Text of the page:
Small p-values (less than 0.05) on the interaction terms (Year:Intervention) suggest that the trend in relative abundance over time differs significantly between intervention and non-intervention properties.
When modeling the time trend for the relative abundance of all priority species across the entire IBA (not adjusting for interventions), we estimate that the odds of observing a priority versus non-priority species decreases by 1.3% each year (or equivalently, multiplies by exp(-0.013)=0.987 for each year that passes). This decrease in the relative abundance over time is statistically significant (OR=0.987, p-value = 0.047). However, it is not an exceptionally fast rate of decline. We note that multiplying by 1 would correspond to no change in the estimated relative abundance. Here we are multiplying by 0.987, a value just shy of 1.
When we focus on Savanna priority species only, we find that when not accounting for interventions, there is not a significant trend in relative abundance over time (OR=1.001, p-value = 0.916). However, when adjusting for interventions and allowing an intervention by time interaction, we estimate that the odds of observing a Savanna species exhibits a significant increase over time on intervention properties (OR=1.075, p-value=0.010), while the odds of observing Savanna priority species on non-intervention properties does not change significantly (decreases non-significantly) over time (OR=0.980, p-value=0.156). The change in time trends between the intervention and non-intervention properties is statistically significant (p-value = 0.003).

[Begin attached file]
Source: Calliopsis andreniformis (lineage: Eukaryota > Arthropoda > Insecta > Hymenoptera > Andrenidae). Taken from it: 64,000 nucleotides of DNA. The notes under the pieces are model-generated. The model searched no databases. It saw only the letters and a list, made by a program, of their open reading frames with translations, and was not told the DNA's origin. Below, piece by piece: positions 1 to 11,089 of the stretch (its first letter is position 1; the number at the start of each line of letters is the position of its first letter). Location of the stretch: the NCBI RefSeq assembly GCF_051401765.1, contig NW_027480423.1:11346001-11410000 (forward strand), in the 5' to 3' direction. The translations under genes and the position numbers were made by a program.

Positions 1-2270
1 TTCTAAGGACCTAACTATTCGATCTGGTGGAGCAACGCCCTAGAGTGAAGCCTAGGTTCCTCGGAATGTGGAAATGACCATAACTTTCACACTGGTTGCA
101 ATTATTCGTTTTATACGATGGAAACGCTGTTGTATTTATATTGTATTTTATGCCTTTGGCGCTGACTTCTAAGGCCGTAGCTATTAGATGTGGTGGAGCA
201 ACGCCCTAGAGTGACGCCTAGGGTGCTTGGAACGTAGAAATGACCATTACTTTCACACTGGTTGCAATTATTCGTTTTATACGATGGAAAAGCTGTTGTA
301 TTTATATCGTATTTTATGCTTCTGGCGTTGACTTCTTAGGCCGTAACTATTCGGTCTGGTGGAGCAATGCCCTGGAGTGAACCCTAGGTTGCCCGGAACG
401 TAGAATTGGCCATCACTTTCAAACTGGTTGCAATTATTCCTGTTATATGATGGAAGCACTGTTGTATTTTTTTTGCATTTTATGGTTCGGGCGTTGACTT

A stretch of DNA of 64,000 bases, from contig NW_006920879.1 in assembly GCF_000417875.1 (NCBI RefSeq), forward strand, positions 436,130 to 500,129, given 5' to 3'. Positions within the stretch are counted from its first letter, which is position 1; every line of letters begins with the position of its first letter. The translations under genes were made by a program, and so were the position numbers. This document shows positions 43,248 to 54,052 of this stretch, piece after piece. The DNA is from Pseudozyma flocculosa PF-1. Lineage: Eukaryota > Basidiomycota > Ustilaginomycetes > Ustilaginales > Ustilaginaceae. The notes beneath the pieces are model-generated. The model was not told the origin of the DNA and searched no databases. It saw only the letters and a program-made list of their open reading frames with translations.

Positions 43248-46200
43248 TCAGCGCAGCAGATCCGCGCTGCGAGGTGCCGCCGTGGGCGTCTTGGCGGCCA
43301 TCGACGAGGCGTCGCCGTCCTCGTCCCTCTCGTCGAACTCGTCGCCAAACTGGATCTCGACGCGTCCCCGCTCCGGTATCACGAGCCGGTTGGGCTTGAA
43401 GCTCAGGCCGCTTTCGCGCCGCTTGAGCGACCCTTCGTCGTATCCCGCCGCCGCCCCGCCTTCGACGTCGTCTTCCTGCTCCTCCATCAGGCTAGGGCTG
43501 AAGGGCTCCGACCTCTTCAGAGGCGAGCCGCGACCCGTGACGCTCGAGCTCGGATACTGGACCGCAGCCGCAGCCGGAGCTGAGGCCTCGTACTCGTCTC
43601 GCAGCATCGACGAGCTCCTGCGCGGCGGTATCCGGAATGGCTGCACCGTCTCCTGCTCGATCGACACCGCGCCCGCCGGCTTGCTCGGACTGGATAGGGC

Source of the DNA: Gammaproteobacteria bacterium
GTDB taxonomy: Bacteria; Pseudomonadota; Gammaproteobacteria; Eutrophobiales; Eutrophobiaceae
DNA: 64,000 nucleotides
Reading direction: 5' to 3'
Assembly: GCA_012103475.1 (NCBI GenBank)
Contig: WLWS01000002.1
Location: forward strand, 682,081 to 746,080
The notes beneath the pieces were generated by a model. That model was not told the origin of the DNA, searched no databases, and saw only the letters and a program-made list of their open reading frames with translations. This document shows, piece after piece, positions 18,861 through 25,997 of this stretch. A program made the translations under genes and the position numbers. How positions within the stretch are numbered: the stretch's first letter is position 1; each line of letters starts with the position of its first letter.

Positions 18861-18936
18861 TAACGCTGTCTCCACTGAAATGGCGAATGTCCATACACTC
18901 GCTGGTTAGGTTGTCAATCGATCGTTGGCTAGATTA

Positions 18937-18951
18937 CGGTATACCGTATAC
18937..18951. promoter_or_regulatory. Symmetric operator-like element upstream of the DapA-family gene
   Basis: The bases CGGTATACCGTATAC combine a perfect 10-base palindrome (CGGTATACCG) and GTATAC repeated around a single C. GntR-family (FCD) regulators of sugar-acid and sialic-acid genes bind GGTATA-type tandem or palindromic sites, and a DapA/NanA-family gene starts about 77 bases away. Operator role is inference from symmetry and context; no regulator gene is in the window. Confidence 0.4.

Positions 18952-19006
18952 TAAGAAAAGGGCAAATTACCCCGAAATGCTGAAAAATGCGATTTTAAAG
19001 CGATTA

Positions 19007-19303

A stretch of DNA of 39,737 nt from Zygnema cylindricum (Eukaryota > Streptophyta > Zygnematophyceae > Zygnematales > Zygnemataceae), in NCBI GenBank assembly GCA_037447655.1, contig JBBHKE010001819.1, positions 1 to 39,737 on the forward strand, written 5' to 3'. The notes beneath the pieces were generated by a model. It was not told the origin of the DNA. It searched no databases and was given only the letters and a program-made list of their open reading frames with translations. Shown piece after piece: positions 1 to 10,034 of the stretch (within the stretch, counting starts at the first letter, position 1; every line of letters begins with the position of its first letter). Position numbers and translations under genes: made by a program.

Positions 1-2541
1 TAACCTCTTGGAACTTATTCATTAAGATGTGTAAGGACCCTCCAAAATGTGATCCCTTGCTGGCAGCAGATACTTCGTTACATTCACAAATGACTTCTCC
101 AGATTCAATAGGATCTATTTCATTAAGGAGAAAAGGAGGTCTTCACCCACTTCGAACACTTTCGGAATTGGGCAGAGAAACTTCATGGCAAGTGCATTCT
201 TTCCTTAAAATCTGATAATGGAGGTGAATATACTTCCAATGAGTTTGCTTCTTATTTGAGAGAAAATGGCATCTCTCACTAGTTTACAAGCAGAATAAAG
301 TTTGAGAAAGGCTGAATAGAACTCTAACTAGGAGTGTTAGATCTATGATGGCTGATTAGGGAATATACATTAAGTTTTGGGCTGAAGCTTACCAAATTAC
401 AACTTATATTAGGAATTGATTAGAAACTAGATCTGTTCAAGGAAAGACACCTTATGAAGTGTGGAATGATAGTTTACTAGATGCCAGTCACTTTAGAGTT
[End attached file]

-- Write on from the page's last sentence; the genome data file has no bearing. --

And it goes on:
Our savanna bird indicator species significantly increased across the three sampling periods on former savanna sites that were intensively and intentionally managed. To us this demonstrated our fundamental assumption that “if you build it, they will come.” It is quite common within our own work and conservation action more broadly that the successful application of tools is the metric and outcomes are assumed. However, prior to the large-scale timber harvest and more demonstrative conversion of the floodplain forest to savanna, our management through burning and brushing was not successfully achieving an increase in our savanna indicator species. Our greatest lesson was knowing that a greater level of intentionality and action, which at times was unaesthetic to stakeholders, was necessary to achieve our stated conservation impact.
The foundation aims to inform and inspire others to implement their land ethic by practicing innovative conservation land management on site. At the foundation, this means applying conservation planning and action to every acre of the Leopold-Pines Conservation Area.
If you are interested in learning more about the Leopold-Pines Conservation Area, please contact:
Steve Swenson | Program Director
The Aldo Leopold Foundation was founded in 1982 with a mission to foster the land ethic through the legacy of Aldo Leopold, awakening an ecological conscience in people throughout the world.